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Op-Ed | For the future of New York, human services need a seat at the table

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Right now, 1.6 million New Yorkers are struggling to put food on the table for themselves and their families. October is Tackling Hunger Month, and the mission to nourish everyday New Yorkers has never been more imperative. As the pandemic rages on, the human services sector is leading the fight to address the most pressing issues, like food insecurity, that are facing New Yorkers.

Despite our important work, we have not always been treated as essential. To secure a better future for New York, the human services sector must finally have a seat at the table.

Our sector provides myriad services — food assistance, housing, senior services, employment training, programs for children and youth, behavioral and mental health support, and more. These services address the biggest crises our City faces, including housing and homelessness to the root causes of crime. A commitment to us is a pathway to a better City.

When COVID-19 hit New York City, human service workers answered the call. We housed the homeless, delivered meals to the hungry, became a lifeline for the elderly, and educated children—in person and online. Our direct engagement with communities allowed us to respond in real-time to the dire needs of New Yorkers. The Stanley M. Isaacs Neighborhood Center expanded its community kitchen and hired youth from their Culinary Arts training program to staff it. Together, Isaacs Center and Goddard Riverside prepared and delivered over 1500 meals every day to vulnerable older adults and supportive housing residents.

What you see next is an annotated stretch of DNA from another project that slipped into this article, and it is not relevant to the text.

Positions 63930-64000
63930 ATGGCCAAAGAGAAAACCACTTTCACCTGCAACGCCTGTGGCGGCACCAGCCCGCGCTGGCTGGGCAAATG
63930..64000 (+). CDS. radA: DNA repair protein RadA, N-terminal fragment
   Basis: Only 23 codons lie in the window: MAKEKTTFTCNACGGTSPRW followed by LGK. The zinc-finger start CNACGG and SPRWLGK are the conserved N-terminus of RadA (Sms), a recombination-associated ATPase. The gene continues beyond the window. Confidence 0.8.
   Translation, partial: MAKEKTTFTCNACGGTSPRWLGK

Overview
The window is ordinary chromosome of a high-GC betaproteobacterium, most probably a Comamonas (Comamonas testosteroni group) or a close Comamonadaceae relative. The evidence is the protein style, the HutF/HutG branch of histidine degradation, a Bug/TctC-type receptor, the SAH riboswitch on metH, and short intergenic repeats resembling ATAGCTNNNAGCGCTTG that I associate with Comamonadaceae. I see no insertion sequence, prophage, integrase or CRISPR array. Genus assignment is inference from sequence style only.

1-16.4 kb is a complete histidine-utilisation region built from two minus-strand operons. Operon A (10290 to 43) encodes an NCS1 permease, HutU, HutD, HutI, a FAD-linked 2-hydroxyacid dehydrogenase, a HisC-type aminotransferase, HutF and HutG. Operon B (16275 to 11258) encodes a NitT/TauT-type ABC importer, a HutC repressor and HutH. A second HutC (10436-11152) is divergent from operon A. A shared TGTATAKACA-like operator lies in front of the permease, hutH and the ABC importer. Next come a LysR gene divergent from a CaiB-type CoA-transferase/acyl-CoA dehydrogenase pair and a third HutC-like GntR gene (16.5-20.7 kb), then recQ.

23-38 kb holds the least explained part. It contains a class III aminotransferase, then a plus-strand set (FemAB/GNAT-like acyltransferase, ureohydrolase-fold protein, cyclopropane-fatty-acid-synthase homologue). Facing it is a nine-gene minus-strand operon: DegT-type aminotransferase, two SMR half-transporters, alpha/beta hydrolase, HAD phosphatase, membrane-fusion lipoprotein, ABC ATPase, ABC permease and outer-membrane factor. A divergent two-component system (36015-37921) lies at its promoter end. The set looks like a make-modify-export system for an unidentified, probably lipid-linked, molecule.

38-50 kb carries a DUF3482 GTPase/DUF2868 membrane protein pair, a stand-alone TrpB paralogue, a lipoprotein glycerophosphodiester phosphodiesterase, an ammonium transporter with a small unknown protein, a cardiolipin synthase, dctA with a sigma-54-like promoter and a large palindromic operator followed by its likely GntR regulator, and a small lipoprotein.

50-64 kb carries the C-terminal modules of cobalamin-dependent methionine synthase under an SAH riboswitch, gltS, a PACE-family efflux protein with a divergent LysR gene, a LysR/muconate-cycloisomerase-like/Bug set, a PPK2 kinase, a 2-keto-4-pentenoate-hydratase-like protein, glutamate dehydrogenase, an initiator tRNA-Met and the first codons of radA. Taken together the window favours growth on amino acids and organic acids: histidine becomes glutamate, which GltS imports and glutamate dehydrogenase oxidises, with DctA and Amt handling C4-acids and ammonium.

While our work was praised as invaluable at the pandemic’s height, New York’s leaders failed to acknowledge that value during budget season. We advocated at the forefront of 2021 budget negotiations for adequate funding. Though needs skyrocketed, our sector’s funding remained the same. Our workers served the City they love through some of its darkest days. We want to keep doing that work. In fact, we want to expand on it, serve those even more in need, and provide additional support as folks get back on their feet. For generations, leaders have relied on us to meet the needs of communities yet have starved our organizations of the funding needed to expand services and invest in our workforce. 

By failing to invest in human services, our leaders are overlooking our most important resource: people. We can no longer afford to toss these resources aside. The 120,000 human services employees who have continued to be on the frontlines of the pandemic are 85% people of color and 66% women. The sector is the second-lowest paid in New York City, meaning more than 60% qualifying for public assistance. So, when we say investing in human services is investing in people, it’s not just about the people we serve, it’s about a vast workforce that represents the very communities that make our City great, but have for too long been left behind.

To meet New York City’s dire needs, our organizations, Goddard and the Isaacs Center, joined forces in an unique strategic partnership. “Unique” because it is an alliance driven by strength—not by fiscal duress. By collaborating, we become greater than the sum of our strengths, and have a louder voice in advocating for our communities. We intend to lift that voice to achieve budgetary justice for struggling New Yorkers and help everyone in our community to live their best life.

Our sector and workforce deserve to have a seat at the table with the next Mayoral Administration and incoming City Council for decisions related to ongoing recovery effort, including food insecurity, homelessness, and housing. Eric Adams appointing Sheena Wright, a non-profit heavyweight, is a positive step forward. We hope that with Wright’s influence on the Administration, service workers are not only called on, but brought into decision-making as true partners in tackling our City’s present recovery and future ambitions to create long-term solutions that solve generational issues.

Right now is a critical moment for our City – the incoming Administration has the opportunity to leverage the strengths of our dynamic workforce to lead an equitable and just recovery. We call on our leaders to seize this opportunity and build a better future for all New Yorkers.

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